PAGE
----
Position Check: Assessing New England Patriots' Strengths and Weaknesses
Despite winning the NFL's most recent Super Bowl, the New England Patriots have been hard at work this offseason improving their roster. With headline-grabbing moves and a series of trades, Bill Belichick and Co. have managed to put a fresh stamp on an already strong roster.
Even with the 2017 draft still on the horizon, we should have a pretty good idea of what New England's roster is going to look like in 2017. The question is whether there are any glaring weaknesses on the team and if the Patriots can bolster them before the regular season.
This is what we're going to examine here. We'll run down each position group for New England and determine if that area of the roster is a team strength or a team weakness. We'll also try to identify ways the team can improve either through the April 27-29 draft or the remnants of free agency.
Since the Patriots do boast a championship-caliber roster, we'll be grading each position group on a bit of a curve. We'll be comparing position groups with other units around the NFL and with the Patriots roster as a whole.
You could easily argue that the quarterback position is the strongest position on New England's entire roster. In fact, you might say it's the strongest position group in the entire NFL. This is just how it is when you have Tom Brady under center.
Sure, Brady might be 40 years old when the season opens, but he also has five Lombardi Trophies and is still playing at a high level. Unless we see a Peyton Manning-like sudden decline, Brady is likely to remain one of the league's top starters this season. Last season, he was rated first overall among quarterbacks by Pro Football Focus.
"I've been a huge fan of Tom Brady for a long time and consider him one of the greatest if not the greatest of all time. And he's doing it at 39," Green Bay Packers quarterback recently told Evan Daniels on Fox Sports' The Sidelines podcast. "And the way that he takes care of his body is really a model for all quarterbacks."
The Patriots also have plenty of insurance at the quarterback position. The team currently has Jimmy Garoppolo and Jacoby Brissett sitting behind Brady—and the Patriots proved they could win with either man last season.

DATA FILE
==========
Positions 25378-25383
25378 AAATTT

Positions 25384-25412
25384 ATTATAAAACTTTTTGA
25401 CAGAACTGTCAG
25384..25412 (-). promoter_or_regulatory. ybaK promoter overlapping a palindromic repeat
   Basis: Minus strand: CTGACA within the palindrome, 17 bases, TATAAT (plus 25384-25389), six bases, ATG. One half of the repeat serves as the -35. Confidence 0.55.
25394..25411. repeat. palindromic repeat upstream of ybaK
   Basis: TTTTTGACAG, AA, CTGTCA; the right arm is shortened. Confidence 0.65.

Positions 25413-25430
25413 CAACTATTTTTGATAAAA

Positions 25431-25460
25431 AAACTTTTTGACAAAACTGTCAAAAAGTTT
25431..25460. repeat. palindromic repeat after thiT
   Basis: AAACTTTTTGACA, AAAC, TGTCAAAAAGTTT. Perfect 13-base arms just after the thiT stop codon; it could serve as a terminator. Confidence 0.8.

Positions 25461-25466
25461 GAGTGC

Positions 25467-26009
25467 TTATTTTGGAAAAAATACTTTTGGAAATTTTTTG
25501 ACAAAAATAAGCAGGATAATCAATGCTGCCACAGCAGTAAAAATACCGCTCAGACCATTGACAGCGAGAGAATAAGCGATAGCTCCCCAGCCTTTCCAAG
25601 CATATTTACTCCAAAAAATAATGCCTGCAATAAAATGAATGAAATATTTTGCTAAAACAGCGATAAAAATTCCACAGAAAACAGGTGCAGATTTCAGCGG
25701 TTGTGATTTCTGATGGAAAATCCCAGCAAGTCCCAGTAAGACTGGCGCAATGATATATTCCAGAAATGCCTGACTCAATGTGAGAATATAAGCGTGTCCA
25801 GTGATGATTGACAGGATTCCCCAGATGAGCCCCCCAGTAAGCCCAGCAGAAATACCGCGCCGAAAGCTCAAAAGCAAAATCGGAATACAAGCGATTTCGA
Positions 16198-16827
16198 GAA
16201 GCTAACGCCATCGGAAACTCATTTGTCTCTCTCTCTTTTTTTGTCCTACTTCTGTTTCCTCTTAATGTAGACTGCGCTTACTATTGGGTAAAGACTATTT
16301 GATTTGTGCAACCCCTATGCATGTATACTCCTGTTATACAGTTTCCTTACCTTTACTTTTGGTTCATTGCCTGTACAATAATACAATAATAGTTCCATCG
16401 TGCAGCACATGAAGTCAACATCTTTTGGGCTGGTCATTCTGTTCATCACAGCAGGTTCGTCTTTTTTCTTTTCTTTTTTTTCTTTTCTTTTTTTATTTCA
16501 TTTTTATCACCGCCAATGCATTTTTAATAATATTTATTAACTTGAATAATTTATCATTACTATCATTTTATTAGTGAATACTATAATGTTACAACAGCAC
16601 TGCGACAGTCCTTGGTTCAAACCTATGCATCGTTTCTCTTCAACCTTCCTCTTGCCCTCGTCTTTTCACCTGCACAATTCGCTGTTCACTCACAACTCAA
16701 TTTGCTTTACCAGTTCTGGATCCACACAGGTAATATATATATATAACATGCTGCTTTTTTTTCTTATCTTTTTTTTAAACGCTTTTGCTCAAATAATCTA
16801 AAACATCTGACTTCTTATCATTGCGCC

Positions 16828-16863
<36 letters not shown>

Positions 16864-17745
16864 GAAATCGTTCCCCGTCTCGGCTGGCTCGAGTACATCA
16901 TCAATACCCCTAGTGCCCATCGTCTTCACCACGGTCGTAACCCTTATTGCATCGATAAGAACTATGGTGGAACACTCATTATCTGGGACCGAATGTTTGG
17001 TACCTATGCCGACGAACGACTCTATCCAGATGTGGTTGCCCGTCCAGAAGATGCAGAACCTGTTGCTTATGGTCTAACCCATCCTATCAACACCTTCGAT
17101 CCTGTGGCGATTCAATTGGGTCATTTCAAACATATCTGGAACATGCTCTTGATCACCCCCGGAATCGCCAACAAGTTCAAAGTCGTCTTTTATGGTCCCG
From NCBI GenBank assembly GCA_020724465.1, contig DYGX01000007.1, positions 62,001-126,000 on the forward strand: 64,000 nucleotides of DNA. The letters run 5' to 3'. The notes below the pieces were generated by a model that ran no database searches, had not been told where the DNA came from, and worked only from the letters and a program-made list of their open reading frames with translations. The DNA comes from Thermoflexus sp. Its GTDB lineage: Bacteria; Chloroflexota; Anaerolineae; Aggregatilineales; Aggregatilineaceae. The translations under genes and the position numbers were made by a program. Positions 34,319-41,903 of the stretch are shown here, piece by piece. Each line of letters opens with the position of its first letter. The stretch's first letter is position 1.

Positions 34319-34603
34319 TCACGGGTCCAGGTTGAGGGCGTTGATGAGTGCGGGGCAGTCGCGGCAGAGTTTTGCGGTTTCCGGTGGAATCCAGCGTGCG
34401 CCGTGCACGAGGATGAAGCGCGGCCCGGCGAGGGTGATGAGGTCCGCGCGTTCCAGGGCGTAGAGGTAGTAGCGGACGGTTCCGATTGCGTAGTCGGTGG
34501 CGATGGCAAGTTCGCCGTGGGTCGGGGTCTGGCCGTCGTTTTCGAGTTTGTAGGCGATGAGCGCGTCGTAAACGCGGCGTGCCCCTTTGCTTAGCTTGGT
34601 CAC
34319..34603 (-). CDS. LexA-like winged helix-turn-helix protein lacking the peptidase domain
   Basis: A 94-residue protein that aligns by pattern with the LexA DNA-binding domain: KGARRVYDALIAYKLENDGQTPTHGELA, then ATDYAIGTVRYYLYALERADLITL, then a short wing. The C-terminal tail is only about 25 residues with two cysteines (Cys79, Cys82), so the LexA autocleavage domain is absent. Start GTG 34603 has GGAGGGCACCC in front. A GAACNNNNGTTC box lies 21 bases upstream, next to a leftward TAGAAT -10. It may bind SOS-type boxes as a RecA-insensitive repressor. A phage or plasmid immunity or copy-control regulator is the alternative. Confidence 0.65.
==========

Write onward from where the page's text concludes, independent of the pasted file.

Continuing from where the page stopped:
Running Backs: Weakness
We're not going to pretend that the Patriots don't have a lot of talent in their backfield. James White and Dion Lewis are two of the shiftiest, most versatile backs in the entire league right now, and the team added former Cincinnati Bengals utility back Rex Burkhead in free agency.
However, we're considering this position group a weakness right now because the team currently lacks a bruising, early-down back like the one the team had in LeGarrette Blount last offseason.
Burkhead, who is a solid 210 pounds, could be that guy, but with just 87 pro carries under his belt, it's impossible to know.
Of course, it shouldn't be difficult to remedy this situation. The Patriots could bring in a guy like Adrian Peterson and they could target a middle-round draft prospect like Oklahoma's Samaje Perine or Pittsburgh's James Conner.
Naturally, the team could choose to simply bring Blount back for another run.
"I know LeGarrette Blount would like to return to the Patriots," NFL Media's Ian Rapoport recently said on Up to the Minute Live. "I know the Patriots would like him back."
Should New England make a move to bring in a power back, this position immediately becomes a strength.
Tight Ends: Strength
Based on Rob Gronkowski's physical appearance at WrestleMania 33—and New England's apparent lack of concern regarding it—we're going to assume that Gronk is going to be back to 100 percent heading into the 2017 season.
When you have a healthy Rob Gronkowski on your roster, the tight end position is a position of strength.
However, Gronkowski isn't the only pass-catching tight end on New England's roster. The team traded for 27-year-old tight end Dwayne Allen earlier this offseason.
Allen is a 6'3", 265-pound move tight end who managed to rack up 406 yards and six touchdowns with the Indianapolis Colts last season. He would likely be a No. 1 tight end on several different NFL rosters, but due to the presence of Gronkowski, he becomes Brady's No. 2 target at the position.
Not only do the Patriots have elite talent at tight end, they have solid depth. Calling this position group anything other than strong would be silly.